Posts Tagged ‘Bush Administration’

No pubic statement from Donnelly on Iraq War Anniversary?

March 21, 2008

A perusal of the region’s news outlets seems to show that Rep. Joe Donnelly chose to stay out of sight on the 5th Anniversary of the War in Iraq.

Remember candidate Donnelly proclaiming how he would not be a “rubber stamp” for the Bush administration?

Now consider Donnelly’s repeated siding with the Bush administration and the GOP on the continuation of this quagmire, this war that “could last 100 years” according to John McCain.

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Donnelly: Bush Administration has work to do

January 29, 2008

The following piece was published January 25, 2008 in the South Bend Tribune.

Bush administration has work to do

By JOE DONNELLY

On Monday, President Bush will deliver his final State of the Union address. Given the near universal importance of keeping and creating jobs, making us less dependent on foreign oil, providing better care for our veterans and making health care more accessible, I’m hopeful the president will touch on each of those issues on Monday.

The Economy

Over the past few months, Hoosiers have felt the full impact of our struggling economy. From rising energy prices and health care costs to mortgage concerns and a volatile job market, the people of north central Indiana are feeling the squeeze in almost every facet of their lives. For these reasons, I support the outline of the recently negotiated economic stimulus package that includes rebate checks for working families, incentives for businesses to invest in new equipment and mortgage lending reforms to ease the burden of the recent mortgage crisis. I hope the president emphasizes in his remarks that we must put aside partisanship and get this done as soon as possible.

We must also recognize that the strength of the American economy is linked to our trade policies. For too long, our government has allowed countries like China to manipulate their currency, steal our intellectual property and illegally subsidize exports at the cost of millions of American jobs. These countries are playing us for fools, and it’s time for the president to use the full weight of his authority to ensure that our businesses have access to foreign markets — just the same as our market is open to foreign commerce — and that our workers have the opportunity to compete on a level playing field.

Energy Independence

Last year, Congress passed and the president signed into law a significant energy package designed to make America less energy dependent. The legislation provides for the first increase in Corporate Average Fuel Economy (CAFE) standards in 32 years — a change that is expected to reduce oil consumption by 1.1 million barrels per day by 2020.

In the coming year, Congress should pass an energy tax package to renew a number of expiring tax provisions designed to promote alternative energy sources and infrastructure — including my own bill that would provide incentives for gas station owners to install E-85 pumps.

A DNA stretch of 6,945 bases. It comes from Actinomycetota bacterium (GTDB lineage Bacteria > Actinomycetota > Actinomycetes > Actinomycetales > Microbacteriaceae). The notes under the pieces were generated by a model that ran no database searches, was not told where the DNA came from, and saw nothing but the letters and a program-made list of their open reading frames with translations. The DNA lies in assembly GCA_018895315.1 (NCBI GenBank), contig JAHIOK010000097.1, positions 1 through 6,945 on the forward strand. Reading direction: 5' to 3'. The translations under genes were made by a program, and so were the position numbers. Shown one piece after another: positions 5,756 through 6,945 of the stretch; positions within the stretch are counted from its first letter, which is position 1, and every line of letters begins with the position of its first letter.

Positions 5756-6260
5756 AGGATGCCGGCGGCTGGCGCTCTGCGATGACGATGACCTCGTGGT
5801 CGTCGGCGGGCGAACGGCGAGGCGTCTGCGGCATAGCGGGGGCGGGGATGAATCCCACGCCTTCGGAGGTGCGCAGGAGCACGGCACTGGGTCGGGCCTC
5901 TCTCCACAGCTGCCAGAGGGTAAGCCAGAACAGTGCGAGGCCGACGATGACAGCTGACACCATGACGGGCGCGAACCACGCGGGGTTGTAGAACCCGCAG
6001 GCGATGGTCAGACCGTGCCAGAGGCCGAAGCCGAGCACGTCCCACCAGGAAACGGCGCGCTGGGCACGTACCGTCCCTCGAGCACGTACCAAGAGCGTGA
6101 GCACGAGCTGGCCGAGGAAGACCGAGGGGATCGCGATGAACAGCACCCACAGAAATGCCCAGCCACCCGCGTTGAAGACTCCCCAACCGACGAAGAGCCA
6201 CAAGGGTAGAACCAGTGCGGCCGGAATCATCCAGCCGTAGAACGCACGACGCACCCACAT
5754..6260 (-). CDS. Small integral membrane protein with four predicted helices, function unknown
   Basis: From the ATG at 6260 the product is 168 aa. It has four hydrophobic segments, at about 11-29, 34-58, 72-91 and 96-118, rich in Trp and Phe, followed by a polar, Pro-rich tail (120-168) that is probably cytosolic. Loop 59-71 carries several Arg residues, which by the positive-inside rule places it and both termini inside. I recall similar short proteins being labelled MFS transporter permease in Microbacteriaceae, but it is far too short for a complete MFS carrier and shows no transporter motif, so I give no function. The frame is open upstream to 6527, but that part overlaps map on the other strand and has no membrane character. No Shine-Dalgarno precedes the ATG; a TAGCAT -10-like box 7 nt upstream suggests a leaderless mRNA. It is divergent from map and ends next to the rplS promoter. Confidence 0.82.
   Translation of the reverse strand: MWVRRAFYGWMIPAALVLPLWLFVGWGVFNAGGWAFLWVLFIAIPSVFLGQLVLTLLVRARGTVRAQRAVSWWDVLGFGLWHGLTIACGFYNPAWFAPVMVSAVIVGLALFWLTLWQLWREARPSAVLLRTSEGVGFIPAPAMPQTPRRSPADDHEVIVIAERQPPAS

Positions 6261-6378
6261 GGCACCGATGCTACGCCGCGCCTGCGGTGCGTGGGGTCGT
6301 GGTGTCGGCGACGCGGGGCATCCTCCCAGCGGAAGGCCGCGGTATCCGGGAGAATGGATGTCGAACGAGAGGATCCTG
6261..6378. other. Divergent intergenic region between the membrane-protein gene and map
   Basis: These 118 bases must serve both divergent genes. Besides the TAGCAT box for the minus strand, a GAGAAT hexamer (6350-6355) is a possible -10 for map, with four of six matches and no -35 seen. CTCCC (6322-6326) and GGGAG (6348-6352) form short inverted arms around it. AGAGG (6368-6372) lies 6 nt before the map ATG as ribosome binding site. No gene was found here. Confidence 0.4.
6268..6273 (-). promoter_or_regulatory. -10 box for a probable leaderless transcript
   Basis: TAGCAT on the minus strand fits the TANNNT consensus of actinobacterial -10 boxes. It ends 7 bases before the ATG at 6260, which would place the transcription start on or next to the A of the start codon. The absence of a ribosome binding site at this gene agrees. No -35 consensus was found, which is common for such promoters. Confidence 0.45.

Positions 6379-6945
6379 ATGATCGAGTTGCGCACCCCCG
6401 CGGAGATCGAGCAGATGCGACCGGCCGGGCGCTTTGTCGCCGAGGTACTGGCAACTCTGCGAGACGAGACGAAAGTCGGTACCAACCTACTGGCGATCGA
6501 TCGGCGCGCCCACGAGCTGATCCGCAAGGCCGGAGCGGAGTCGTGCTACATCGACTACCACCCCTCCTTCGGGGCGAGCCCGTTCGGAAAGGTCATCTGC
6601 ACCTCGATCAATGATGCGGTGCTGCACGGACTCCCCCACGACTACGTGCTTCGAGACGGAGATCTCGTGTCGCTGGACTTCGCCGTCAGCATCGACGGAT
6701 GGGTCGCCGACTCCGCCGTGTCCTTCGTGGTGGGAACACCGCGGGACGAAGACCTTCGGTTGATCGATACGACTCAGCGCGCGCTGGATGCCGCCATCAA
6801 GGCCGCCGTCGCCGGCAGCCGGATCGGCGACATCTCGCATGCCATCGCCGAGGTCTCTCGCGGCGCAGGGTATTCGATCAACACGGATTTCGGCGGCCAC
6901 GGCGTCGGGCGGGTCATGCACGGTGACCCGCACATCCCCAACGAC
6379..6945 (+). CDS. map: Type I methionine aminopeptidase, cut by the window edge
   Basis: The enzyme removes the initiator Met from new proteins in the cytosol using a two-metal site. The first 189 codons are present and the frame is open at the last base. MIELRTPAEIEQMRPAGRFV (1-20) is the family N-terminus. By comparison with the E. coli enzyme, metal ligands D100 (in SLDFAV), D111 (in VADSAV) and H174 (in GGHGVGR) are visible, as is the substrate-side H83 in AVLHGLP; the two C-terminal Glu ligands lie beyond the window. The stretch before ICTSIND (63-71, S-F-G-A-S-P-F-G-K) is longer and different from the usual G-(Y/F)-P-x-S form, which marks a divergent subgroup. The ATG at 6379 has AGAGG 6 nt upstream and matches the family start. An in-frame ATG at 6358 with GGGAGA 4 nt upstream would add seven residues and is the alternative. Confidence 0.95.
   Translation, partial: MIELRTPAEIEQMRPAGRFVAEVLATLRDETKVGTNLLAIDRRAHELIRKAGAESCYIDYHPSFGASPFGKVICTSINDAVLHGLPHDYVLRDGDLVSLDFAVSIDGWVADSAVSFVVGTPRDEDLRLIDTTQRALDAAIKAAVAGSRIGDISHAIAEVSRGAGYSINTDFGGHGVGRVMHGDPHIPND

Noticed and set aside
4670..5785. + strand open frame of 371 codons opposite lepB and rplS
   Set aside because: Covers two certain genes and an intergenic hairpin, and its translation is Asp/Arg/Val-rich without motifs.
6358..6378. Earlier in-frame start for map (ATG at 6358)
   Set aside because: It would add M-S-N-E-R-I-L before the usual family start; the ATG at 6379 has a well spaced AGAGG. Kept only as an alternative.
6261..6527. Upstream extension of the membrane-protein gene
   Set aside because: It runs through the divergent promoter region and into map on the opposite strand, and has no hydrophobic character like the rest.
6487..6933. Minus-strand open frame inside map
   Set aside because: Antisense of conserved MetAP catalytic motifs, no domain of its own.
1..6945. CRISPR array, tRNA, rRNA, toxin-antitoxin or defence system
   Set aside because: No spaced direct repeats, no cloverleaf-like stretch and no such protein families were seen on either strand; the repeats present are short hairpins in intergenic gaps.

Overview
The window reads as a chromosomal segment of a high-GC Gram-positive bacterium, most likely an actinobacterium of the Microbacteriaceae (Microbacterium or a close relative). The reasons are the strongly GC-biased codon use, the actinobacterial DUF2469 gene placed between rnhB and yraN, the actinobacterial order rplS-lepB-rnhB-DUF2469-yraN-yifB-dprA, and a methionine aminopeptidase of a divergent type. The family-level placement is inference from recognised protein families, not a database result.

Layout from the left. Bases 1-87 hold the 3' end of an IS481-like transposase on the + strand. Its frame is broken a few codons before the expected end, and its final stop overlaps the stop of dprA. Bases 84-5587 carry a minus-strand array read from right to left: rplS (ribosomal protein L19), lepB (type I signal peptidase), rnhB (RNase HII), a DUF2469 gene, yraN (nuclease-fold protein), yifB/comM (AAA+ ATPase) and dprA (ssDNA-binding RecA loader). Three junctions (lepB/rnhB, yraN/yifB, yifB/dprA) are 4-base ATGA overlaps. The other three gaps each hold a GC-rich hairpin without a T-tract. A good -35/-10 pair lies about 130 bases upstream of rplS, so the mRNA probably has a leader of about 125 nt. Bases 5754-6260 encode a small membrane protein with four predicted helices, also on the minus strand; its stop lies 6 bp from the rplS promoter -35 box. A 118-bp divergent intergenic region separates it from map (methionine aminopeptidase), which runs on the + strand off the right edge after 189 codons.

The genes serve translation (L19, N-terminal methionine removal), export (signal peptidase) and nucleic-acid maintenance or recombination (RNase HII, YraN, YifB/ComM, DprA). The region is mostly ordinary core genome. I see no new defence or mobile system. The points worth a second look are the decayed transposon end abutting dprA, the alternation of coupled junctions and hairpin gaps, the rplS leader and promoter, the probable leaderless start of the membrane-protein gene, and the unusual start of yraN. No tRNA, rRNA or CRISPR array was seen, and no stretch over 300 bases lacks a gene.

At a time when 65 percent of America’s oil comes from foreign sources, we must stay committed to a policy of energy independence. We should not continue to compromise our national security by putting our hard-earned dollars into the pockets of oil country dictators. Investing in a new generation of ethanol, bio-diesel, and other renewable energies right here in Indiana will create jobs and make us safer in the long run.

Veterans

With the Department of Veterans Affairs straining under the pressure of an aging veteran population and new war veterans coming home from overseas, I hope President Bush uses part of his address to call attention to the monumental task of caring for our wounded warriors that lies ahead of us. Veterans’ issues have received scant attention in the president’s past State of the Union addresses. The president will miss an opportunity if he does not reverse that pattern.

Since Sept. 11, 2001, more than 1.6 million brave American men and women have served in Iraq and Afghanistan and approximately 30,000 have been wounded. The Army recently released a report estimating that as many as one in five returning Iraq veterans have suffered a traumatic brain injury. Moreover, disabled veterans of all ages, who often are living on fixed incomes, must wait, on average, a frustratingly long six months before a decision is made on their disability claims. Major changes are needed to fix a disability system that is too complicated and unnecessarily slow.

Health care

Too many Hoosiers can’t afford the rising costs of health care and businesses — particularly small businesses — face increased difficulty maintaining health benefits for their workers. In 2006 alone, 47 million Americans went without health coverage, including more than 9 million uninsured children.

No one has ever suggested that reforming our health care system to bring about universal coverage would be easy. That’s why the president and Congress should start with a smaller, yet important healthcare reform to get the ball rolling. That reform would be expanding and reauthorizing the successful State Children’s Health Insurance Program, which currently provides healthcare to more than 6 million children who otherwise wouldn’t have it. We were close to getting this reform into law in 2007, and we hope the president will sign it into law this year.

If we can work together to get more children insured, then I’m confident the next reform — possibly, making it easier for small businesses to band together to buy insurance for their employees — would come more quickly and easily.